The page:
WSB-TV investigates if GA’s power grid is safe after surge of attacks by violent extremists

(ATLANTA, Ga.) — An attack in Moore County, North Carolina left 45,000 people in the cold and dark for days.

Firearms were used to shoot and disable equipment at two substations. The FBI called the attack intentional.

“If your goal is to be disruptive, taking a power grid down is an effective way to do that,” said Georgia State University professor Tony Lemieux, who researches terrorism and extremists. “System collapse is the goal. Right? The accelerationists are trying to accelerate the collapse of the society.”

Earlier this month the FBI caught two suspected white supremacists planning a grid attack in Baltimore, Maryland. That could have been even more catastrophic than the one in North Carolina.

A Homeland Security bulletin published days before the North Carolina attack warns that terrorist groups are using online channels to tell supporters to attack critical infrastructure.

Data from the Department of Energy reveals 163 incidents of physical attacks, vandalism, suspicious activity, and sabotage at power substations in 2022. Six of those happened here in Georgia.

Channel 2 Action News teamed up with Cox Media Group partners to visit more than 50 substations in six states, including Georgia.

Channel 2 investigative reporter Sophia Choi saw some substations were so far off the street you could not see the equipment without trespassing.

Others were surrounded by chain-link fences that would not stop bullets.

Threats of violence have the attention of lawmakers. This week, a US House committee requested a briefing from Homeland Security on this because of that Maryland attempt.

This month, Georgia House representatives introduced a bill creating more penalties for people trying to harm our critical infrastructure.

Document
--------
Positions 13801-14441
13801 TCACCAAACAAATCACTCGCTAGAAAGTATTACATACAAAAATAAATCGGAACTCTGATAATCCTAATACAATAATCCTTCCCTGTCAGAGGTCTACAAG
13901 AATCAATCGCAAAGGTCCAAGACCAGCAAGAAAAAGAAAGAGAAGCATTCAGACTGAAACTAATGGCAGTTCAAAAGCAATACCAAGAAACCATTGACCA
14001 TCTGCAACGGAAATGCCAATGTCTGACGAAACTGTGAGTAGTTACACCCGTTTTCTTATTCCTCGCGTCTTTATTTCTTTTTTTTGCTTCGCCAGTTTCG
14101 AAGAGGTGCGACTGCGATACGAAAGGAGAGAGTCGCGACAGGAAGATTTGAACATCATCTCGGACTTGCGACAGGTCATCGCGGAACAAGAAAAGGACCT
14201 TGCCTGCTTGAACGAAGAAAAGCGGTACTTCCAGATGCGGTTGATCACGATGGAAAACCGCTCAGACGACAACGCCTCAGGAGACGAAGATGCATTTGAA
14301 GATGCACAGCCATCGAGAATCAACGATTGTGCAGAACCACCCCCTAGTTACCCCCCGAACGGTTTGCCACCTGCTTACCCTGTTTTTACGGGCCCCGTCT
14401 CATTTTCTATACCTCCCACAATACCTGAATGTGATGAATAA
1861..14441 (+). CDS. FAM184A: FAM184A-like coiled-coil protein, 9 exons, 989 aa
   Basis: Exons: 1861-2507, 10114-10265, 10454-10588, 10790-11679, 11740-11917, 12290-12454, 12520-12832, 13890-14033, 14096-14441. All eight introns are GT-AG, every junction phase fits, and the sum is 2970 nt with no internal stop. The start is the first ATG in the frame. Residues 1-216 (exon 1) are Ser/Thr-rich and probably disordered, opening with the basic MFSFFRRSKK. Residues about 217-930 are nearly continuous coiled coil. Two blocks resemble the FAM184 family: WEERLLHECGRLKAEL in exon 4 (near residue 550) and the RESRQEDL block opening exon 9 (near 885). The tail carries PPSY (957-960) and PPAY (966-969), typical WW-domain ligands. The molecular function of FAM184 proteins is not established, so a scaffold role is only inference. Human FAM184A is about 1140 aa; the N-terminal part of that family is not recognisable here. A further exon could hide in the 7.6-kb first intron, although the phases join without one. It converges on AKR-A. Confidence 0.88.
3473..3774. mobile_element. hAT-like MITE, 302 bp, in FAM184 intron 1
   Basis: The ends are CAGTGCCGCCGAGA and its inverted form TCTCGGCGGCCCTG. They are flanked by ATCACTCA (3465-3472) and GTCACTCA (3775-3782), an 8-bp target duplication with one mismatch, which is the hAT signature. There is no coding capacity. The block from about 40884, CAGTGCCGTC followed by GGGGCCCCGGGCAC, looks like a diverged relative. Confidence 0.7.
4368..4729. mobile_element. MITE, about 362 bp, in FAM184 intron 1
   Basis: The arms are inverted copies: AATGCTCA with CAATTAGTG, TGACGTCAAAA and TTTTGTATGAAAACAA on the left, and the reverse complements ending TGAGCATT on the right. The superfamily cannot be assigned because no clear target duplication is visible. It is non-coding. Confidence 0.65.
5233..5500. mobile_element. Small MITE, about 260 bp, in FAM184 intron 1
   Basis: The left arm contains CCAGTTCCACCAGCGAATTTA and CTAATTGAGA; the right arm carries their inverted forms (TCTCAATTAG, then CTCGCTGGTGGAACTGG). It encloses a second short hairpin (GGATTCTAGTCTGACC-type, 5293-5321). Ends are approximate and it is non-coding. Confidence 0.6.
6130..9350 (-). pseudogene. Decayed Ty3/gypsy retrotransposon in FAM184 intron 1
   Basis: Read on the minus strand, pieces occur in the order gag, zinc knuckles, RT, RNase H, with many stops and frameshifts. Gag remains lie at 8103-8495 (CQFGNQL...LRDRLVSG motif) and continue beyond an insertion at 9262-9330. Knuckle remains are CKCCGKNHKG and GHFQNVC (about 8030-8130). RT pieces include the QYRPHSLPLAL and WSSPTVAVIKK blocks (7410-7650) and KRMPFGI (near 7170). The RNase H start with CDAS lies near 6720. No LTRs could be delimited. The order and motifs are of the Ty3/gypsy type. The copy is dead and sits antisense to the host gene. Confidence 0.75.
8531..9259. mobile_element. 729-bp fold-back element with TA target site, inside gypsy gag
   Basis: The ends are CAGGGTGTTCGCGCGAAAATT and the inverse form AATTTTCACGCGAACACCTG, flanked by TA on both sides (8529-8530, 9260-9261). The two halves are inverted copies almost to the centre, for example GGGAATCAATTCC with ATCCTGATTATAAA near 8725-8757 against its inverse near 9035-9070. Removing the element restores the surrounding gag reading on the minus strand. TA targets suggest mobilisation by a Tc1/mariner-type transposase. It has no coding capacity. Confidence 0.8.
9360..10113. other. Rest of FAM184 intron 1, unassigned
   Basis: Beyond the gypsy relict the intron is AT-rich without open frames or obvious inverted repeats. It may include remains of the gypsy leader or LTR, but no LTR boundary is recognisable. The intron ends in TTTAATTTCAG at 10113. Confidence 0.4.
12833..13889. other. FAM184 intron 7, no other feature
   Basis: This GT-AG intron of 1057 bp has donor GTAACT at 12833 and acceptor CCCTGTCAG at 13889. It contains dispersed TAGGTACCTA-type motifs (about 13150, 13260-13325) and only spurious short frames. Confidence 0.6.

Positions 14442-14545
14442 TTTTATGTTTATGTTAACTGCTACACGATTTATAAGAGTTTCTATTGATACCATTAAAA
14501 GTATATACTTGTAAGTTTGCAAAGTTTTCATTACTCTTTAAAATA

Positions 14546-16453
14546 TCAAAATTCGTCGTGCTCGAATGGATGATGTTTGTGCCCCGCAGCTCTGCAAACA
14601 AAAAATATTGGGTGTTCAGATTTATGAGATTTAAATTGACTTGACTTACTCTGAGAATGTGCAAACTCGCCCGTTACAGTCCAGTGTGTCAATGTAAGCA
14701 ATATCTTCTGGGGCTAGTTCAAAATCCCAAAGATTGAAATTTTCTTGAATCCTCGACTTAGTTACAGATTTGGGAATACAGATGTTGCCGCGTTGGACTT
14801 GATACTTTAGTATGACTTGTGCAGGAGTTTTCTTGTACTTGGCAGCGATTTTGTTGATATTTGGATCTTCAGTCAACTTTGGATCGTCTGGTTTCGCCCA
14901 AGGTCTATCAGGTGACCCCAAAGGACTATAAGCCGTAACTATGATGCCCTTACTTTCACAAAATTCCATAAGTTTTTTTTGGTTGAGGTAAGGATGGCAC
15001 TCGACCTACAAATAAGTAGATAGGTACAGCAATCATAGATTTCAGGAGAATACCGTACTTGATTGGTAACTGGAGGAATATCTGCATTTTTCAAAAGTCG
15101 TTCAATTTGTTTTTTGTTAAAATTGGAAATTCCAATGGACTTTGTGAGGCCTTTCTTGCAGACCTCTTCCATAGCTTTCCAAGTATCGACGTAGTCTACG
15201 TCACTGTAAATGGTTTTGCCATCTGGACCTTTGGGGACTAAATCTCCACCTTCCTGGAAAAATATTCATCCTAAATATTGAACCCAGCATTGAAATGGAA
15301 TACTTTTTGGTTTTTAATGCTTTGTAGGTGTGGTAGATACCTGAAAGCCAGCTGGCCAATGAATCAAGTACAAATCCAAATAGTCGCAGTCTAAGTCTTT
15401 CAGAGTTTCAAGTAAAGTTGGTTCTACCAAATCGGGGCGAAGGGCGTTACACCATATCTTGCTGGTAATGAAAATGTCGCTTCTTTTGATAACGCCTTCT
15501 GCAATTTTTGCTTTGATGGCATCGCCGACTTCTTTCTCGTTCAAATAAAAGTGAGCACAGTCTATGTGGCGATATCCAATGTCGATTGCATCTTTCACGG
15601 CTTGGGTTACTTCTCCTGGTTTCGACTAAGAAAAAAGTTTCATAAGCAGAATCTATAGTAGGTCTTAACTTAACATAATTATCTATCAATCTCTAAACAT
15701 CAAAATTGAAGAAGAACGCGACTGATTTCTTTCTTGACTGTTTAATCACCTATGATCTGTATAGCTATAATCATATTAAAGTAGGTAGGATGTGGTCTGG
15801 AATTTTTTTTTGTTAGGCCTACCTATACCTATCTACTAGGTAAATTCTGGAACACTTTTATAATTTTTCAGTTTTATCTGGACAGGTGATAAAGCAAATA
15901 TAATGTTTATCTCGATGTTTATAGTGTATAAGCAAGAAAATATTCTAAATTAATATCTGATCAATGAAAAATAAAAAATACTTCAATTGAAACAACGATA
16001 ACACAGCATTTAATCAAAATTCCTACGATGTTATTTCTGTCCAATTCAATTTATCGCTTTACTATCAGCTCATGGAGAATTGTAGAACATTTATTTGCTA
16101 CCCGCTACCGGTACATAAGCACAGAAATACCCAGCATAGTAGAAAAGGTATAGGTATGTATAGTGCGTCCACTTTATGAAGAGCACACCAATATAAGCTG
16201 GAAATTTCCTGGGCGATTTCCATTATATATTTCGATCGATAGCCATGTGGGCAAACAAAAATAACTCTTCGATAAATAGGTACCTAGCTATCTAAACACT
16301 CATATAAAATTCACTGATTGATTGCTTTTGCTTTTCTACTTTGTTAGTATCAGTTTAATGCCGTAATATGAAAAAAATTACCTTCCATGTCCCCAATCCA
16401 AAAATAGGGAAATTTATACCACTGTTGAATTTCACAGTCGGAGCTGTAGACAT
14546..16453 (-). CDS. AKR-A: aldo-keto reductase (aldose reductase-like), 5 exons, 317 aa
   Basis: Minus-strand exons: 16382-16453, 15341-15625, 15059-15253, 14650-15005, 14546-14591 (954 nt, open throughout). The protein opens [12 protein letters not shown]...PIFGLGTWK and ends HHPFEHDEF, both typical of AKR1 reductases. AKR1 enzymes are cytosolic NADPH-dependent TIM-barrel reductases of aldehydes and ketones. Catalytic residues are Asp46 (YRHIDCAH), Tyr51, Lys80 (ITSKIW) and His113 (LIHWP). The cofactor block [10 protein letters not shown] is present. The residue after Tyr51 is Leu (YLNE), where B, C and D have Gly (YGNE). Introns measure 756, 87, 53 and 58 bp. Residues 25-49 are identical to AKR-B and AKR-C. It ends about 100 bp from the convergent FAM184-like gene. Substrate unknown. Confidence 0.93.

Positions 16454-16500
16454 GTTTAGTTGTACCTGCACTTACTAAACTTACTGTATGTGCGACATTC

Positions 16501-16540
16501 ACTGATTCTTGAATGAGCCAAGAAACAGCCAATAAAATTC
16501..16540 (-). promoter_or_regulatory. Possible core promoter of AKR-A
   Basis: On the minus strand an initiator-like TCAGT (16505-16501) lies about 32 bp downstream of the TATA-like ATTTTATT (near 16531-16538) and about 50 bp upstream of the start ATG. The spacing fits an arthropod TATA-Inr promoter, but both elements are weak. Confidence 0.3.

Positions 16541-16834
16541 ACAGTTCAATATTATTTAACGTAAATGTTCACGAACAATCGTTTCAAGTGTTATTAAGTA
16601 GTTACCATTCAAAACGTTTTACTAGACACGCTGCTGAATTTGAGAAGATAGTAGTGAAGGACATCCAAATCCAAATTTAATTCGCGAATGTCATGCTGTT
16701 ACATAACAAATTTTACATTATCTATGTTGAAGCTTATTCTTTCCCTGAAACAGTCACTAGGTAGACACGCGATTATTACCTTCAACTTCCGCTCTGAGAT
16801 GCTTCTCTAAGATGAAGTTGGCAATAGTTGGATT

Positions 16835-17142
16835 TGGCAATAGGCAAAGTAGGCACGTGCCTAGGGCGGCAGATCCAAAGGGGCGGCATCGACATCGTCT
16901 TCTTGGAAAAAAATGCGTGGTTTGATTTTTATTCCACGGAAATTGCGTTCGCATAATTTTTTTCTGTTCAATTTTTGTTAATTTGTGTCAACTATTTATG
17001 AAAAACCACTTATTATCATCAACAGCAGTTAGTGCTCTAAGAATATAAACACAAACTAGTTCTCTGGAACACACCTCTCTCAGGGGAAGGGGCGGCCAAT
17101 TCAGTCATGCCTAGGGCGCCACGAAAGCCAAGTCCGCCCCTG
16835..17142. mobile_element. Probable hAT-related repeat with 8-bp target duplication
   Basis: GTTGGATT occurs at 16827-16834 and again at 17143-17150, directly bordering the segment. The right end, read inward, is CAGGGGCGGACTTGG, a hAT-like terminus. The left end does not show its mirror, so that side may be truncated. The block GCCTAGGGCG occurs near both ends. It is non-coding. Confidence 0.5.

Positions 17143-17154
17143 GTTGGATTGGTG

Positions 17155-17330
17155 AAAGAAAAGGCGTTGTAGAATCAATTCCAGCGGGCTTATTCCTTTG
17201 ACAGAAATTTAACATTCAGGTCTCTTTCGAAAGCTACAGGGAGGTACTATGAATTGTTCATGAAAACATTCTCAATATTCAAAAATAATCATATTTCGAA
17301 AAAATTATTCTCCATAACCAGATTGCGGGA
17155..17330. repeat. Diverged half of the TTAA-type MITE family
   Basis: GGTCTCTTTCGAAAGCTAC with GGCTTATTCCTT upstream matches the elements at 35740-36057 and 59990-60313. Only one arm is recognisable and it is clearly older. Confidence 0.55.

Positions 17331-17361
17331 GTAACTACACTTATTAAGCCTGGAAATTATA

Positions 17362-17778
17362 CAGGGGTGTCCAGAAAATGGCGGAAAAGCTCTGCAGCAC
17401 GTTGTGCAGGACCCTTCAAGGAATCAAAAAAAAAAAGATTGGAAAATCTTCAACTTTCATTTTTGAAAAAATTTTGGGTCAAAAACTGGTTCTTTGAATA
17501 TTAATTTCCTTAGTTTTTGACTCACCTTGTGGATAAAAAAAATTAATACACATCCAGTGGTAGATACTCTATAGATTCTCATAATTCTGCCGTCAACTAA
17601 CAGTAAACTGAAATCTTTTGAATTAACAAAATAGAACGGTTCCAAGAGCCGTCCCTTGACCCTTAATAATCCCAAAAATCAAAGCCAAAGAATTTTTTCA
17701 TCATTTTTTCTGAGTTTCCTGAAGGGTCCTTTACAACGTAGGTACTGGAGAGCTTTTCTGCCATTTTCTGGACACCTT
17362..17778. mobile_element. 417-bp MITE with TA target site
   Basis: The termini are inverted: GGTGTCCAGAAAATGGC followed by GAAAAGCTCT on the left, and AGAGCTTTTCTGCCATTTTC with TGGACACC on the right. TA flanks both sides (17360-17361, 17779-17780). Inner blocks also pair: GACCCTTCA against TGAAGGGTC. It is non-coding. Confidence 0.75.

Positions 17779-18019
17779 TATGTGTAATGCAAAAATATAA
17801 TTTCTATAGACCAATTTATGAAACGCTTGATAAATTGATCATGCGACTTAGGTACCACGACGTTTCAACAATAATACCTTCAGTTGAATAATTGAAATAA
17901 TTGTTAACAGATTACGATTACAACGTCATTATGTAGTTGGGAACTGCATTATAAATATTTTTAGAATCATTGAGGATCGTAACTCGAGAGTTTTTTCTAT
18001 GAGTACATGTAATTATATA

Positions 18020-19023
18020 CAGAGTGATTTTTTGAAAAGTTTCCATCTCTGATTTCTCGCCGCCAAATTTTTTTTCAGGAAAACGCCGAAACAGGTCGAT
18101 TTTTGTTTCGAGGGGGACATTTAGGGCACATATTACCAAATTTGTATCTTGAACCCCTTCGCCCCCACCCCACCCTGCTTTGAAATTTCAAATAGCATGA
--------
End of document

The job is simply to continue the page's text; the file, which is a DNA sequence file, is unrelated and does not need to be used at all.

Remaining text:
Former Federal Energy Regulatory Commission chair Jon Wellinghoff said he fears punitive threats will do little to deter these crimes.

“I think it’s one of the most significant threats we have currently,” Wellinghoff said.

Wellinghoff led FERC when a sniper attacked Pacific Gas & Electric Company’s Metcalf Transmission Substation in 2013.

“It is fairly hit and miss from a standpoint of the utilities making the decision of what to protect and what not to protect, and I think they need to increase the list,” Wellinghoff said.

“Some of the features, security features, you may see, some you may not see,” said Georgia Power spokesman John Kraft.

Georgia Power, along with Georgia Transmission, The Municipal Electric Authority of Georgia, and Dalton Utilities, manage power grids across the state.

Georgia Power provides service to 155 of Georgia’s 159 counties.

Kraft said Georgia Power is constantly reevaluating and adding security. He said redundancies in the grid aim to keep the lights on if equipment fails.

“There are multiple ways of securing our facilities, our substations. Some might involve walls. I mentioned that even some ballistic panels or ballistic walls to help withstand gunfire,” Kraft said.

MEAG owns and operates about 200 substations, and told Channel 2 Action News by email:

“MEAG is working internally and alongside other transmission owners in Georgia to ensure that MEAG’s substation physical security technologies are continually current and comparable to other electric entities within the State of Georgia and within the electric industry.”

Georgia Transmission runs more than 200 substations. In an email, they said:

“We have robust security measures in place, including monitoring equipment and surveillance, that allow us to detect abnormalities should they occur. We also have processes and procedures to restore power quickly, whether the cause is manmade or mother nature.”

Georgia Power, MEAG, and Georgia Transmission would not share specific substation details with Channel 2 Action News for security reasons.

But crowdsourced maps online sometimes show detailed information about substation features.

Lemieux said extremists have known this information for years but now, the movement is gaining traction.

“It’s sort of giving this sense of legitimacy, of urgency, of that there’s like this tacit endorsement, like if you go do this thing, you know, it’s okay. You’re on the right side of history,” Lemieux said.

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